Such rescue behaviour is rare and demanding. A helpful bird must be able to perceive what is going on, know what to do to help the victim and be willing to do it, putting itself at risk of becoming entangled as well. The helper is not just a random conspecific: in each case observed, it belonged to the victim’s family group. Often one or more grown-up young stay with their parents; also, a mother or grandmothermay join a breeding couple. In such cases, a family group lives in a territory, and relatives may help to rear the young. A rescue operation means that the family group remains intact and no help is lost.

The sticky Pisonia seeds do have a function. If they stick to a small songbird like the Seychelles warbler, the tree gains nothing. But more often, the seeds become attached to sea birds visiting the island. They have no difficulty flying – and take the seeds to another island. The tree has its seeds dispersed.

Willy van Strien

Photos: © Martijn Hammers

Source:
Hammers, M. & L. Brouwer, 2017. Rescue behaviour in a social bird: removal of sticky ‘bird-catcher tree’ seeds by group members. Behaviour 154: 403-411. Doi:10.1163/1568539X-00003428

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Biting prey

Fish with venomous fangs have many imitators

Fangblenny Petroscirtes breviceps mimics a venomous species

Meiacanthus fish species are armed with venomous fangs that deter predators. Many nonvenomous fish species protect themselves from being attacked by mimicking the aposematic colours and the behaviour of Meiacanthus species. A large research team unravelled the evolution of the venomous fish.

A predator fish expecting to easily ingest a small Meiacanthus fish will prove to be wrong. This prey is armed with sharp teeth that inject venom into its enemy. Disoriented, the predator will release its victim – and will not go after the same fish anymore.

Meiacanthus species are the only fish with venomous fangs. They belong to the group of the saber-toothed blennies or fangblennies (Nemophini), which all have a pair of enlarged, hollow canines in the lower jaw. Nicholas Casewell, together with a large research team, has shown that these fangs must have originated in the common ancestor of these blennies. But only species of the genus Meiacanthus developed venomous fangs. They possess venom glands at the base of the fangs and grooves on the fangs to deliver the venom into the wound.

According to the researchers, the venom does not cause pain upon injection, but it reduces the blood pressure in the predator, which becomes weakened and disoriented so that the prey can escape unharmed from its mouth. Blood pressure reduction appears to be such a bad experience that the predator fish will never try to ingest a Meiacanthus again. The venom was found to contain three compounds that had never been found in fish before.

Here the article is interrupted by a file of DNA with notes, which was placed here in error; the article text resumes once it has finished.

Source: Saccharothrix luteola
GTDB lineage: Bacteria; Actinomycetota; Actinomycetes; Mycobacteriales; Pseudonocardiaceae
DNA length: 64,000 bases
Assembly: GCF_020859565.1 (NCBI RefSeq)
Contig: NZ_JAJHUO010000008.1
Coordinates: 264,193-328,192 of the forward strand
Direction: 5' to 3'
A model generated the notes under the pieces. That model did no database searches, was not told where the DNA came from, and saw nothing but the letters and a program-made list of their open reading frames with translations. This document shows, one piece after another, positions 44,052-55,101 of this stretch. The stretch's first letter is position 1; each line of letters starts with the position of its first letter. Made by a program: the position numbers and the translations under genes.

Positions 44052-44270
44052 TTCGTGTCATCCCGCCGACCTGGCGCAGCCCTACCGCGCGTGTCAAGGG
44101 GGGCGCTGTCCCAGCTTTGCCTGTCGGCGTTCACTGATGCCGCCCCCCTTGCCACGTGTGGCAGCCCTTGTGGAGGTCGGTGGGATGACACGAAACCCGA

Some non-venomous fangblennies, as well as many fish species from other groups, profit from the aversion that predators have to Meiacanthus species by looking the same and behaving the same. While not mounting a defence against predators themselves, they are still protected from attacks thanks to this mimicry.

What do non-venomous fangblennies use their fangs for? To eat, probably. This holds at least for all Plagiotremus species, which feed on dermal tissue, scales, mucus, and fins of larger fish. If they look like Meiacanthus species, they can easily approach their victims, which are reluctant to attack.

Willy van Strien

Photo:
Petroscirtes breviceps, with nonvenomous fangs in the lower jaw. ©Alex Ribeiro
CT-scan of the venomous species Meiacanthus grammistes. ©Anthony Romilio (University of Queensland, Australia)

Source:
Casewell, N.R., J.C. Visser, K. Baumann, J. Dobson, H. Han, S. Kuruppu, M. Morgan, A. Romilio, V. Weisbecker, S.A. Ali, J. Debono, I. Koludarov, I.Que, G.C. Bird, G.M. Cooke, A. Nouwens, W.C. Hodgson, S.C. Wagstaff, K.L. Cheney, I. Vetter, L. van der Weerd, M.K. Richardson & B.G. Fry, 2017. The evolution of fangs, venom, and mimicry systems in blenny fishes. Current Biology, March 30 online. Doi: 10.1016/j.cub.2017.02.067

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Micro army

Cloud of semiautonomous pincers protects sea urchin

Collector sea urchin released a cloud of pincers

When a hungry fish approaches, the collector sea urchin releases a cloud of small biting, venomous pincers that deter its enemy before it has attacked. This peculiar defensive strategy is revealed by Hannah Sheppard-Brennand and colleagues.

In addition to their prominent spines, sea urchins and sea stars possess numerous smaller appendages as well: little pincer-like heads on a movable stalk, called pedicellariae. The pincers have different functions, such as catching food or removing debris – and tormenting predators. For in spite of the unattractive appearance that sea urchins and sea stars have, predators such as fish will pick at their tube feet and other soft tissue. Some species have pedicellariae with teethed jaws and a venom sac to deal with such predators, and anyone who once stepped on such a sea urchin will remember the painful experience.